This is an A-mix version of the tune as I remember it played by Kieran Crehan (fiddle) on the album "Broken-hearted I’ll Wander" by Dolores Keane and John Faulkner. The version recorded by Altan is in D, but otherwise substantially the same.
Two part version
Altan don’ t repeat the second part, but continues directly with the third part of your version, so a two part version remains.
This tune is in A Minor not D Major as indicated, therefore all the ‘C’s are natural not sharp. The tune sounds awful if you pay it with C sharps. This is probably obvious to people who play by ear.
The tune is in A mixolydian, not Aminor, and not D, with all the Cs sharp , and the transcription is accurate. There’s not a C natural in the tune anywhere. Like Steve Jones, I first heard this played by Kieran Crehan at Aberdeen Folk Club nearly 30 years ago. It’s listed here as on 11 recordings, and the first was by "Shegui", played as a whistle duet by John Skelton and Sean Keane. The transcription here is how Crehan, Skelton and Keane played it. Some where along the line, someone may have changed the Cs to naturals as a variation, but I believe this is the original version.
I think this tune is usually attributed to Finbar Dwyer, but will have to check up on that.
Cs are definately natural Kenny
This tune would sound awful if you play all the Cs sharp, despite what Kenny has stated, it just isn’t musical with sharp Cs.
It’s that Kenny knows the tune.
I’ve also often heard the Dmix version as played by Altan: DA,~A,2 DA,FA,|… with the F accidentalised & played natural for the 1st bar only, then # thereafter.
I play it in Amix myself - learnt from the Dervish version actually, and it’s one of my fave tunes. Can’t be bothered to post it in case someone accuses Liam Kelly of not playing by ear. That would just make me wince.
I could post a Martin H**** version but I won’t - anyway it’s pretty similar (Amix). The only Cnat is in the first bar. The rest are sharps.
Those pesky C’s
I’m a "by ear" player, and I’ve been learning this tune off Mark Robert’s new (and great) recording, The Gloup. I’m hearing a C# and THEN C natural. But get to this address, listen yourself (it’s the second tune in the set) and see what you hear: http://efolkmusic.org/ArtMusic/viewalbum.asp?ProductCode=93_7549&Artist=Mark+Roberts&AID=93#93_7549.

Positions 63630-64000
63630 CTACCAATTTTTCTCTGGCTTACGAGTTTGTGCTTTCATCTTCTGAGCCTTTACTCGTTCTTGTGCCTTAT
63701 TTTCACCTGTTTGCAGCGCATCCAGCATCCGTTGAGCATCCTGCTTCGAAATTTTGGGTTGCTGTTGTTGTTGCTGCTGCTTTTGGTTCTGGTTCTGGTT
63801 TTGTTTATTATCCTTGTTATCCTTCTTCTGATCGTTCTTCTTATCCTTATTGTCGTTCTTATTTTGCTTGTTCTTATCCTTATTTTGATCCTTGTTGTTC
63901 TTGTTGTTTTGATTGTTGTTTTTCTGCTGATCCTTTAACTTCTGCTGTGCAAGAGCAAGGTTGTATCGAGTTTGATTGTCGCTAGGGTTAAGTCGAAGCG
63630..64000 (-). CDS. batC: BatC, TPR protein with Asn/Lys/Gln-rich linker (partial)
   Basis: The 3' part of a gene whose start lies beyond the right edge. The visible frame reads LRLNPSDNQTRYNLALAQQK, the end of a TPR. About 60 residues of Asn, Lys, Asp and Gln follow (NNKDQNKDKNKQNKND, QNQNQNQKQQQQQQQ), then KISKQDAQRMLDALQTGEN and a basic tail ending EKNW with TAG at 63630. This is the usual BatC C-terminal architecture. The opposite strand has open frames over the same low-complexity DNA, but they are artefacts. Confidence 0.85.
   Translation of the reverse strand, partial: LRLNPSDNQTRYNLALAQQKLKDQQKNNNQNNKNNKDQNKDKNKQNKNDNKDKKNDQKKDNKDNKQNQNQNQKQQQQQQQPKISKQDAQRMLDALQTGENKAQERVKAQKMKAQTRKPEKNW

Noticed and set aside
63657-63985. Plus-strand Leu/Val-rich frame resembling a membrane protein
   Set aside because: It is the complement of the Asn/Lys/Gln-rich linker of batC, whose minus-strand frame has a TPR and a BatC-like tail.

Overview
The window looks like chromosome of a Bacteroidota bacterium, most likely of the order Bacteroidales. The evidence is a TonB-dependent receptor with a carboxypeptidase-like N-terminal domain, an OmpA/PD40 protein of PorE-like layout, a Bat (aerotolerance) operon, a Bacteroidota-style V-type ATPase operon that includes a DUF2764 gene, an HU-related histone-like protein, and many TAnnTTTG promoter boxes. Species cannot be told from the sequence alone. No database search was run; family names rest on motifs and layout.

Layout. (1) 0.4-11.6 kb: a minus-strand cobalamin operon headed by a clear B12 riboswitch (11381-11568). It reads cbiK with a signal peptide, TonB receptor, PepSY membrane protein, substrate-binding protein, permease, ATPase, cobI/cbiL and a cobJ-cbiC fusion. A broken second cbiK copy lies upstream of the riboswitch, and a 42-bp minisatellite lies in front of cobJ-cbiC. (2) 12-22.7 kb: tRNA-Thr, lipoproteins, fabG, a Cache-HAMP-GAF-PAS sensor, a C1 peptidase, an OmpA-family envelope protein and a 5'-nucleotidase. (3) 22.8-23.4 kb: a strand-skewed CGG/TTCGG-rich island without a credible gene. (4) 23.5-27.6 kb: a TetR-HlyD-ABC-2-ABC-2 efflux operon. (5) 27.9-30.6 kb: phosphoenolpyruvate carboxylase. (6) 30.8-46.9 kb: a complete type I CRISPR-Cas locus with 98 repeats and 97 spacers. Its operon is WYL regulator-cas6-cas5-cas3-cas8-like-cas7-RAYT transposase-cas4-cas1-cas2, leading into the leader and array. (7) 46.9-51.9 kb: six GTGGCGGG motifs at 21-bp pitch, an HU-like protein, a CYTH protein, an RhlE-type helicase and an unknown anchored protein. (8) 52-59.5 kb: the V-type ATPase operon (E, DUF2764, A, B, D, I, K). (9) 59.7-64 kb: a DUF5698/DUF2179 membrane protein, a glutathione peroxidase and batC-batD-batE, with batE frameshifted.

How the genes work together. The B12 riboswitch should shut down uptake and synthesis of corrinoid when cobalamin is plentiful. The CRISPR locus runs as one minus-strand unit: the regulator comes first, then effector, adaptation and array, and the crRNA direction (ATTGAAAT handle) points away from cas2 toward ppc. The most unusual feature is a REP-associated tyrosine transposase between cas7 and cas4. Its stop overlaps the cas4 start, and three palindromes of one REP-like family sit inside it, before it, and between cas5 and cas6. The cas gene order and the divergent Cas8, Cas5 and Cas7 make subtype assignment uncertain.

=c & ^c & _b ! ! !
This is my transcription from John Whelan’s CD Celtic Roots - The Spirit Of Dance. It’s in Dmix and has both C natural and C sharp, And even a Bb!
And it’s plenty musical.
T: The Kylebrack Rambler
C: Finbar Dwyer
S: John Whelan - Spirit Of Dnce (5.1)
Z: Kevin Fontaine (06-24-2007)
DA,~A,2 DA,=FA,|DA,~A,2 CA,G,A,|DA,~A,2 DA,DA|FDAF GEFG|
Adde d^cAB|cGAc GECE|CB,A,G, A,D~D2|1 FAGE D3^C:|2 FAGE DEFG||
|:AFGA FD~D2|dedc AGdB|c2Gc EGce|dced cAGE|
~d2fA ~d2fd|^cA~A2 EA^CA|GE~E2 CDEG|cAGE DEFG:|
|:AD~D2 A,D~D2|dA~A2 dcA_B|BcdB cAGE|CcBd cGEG|
FD~D2 A,D~D2|dA~A2 dcA_B|BcdB cAGE|1 CEGE DEFG:|2 CEGE D3^C||
Enjoy . . I know I do!
Finbarr Dwyer recorded this tune in E mixolydian so maybe that’s the original key.
The Kylebrack Rambler
First tune here…..
The second tune is this one…..
This one is kinda fun to figure out from a key perspective. I know the version by the Barra McNeils (The Traditional Album) and they play a C nat in the first bar only and C# from then on. With the F being sharp all the way through, we get and A Mixolydian for most of the tune. Musically I think it works well, actually.
..can sometimes sound superfluous or affected: not with this one! That’s as awesome as they get!
a2 c’a be e2 | ^ge e2 Be e2 | dB B2
@JackB, re. your X:3 above. I note that you have moderated your position somewhat in the past 8 years - back then you thought all the Cs should be natural, and that this would be "obvious to people who played by ear." Now you allow us a few C sharps at the end of lines at least. :-)
I do play by ear and my original transcription is pretty faithful to the recorded source, i.e. the playing of Kieran Crehan on Broken-Hearted I’ll Wander.
There are loads of ways of playing many tunes of course. But it’s a pity though that you didn’t transcribe the tune afresh from your own playing or from a setting that you know, instead of copying and pasting my ABCs and changing a few notes here and there, which is clearly what you have done.
PS Give my regards to Craig Fischer when you next see him.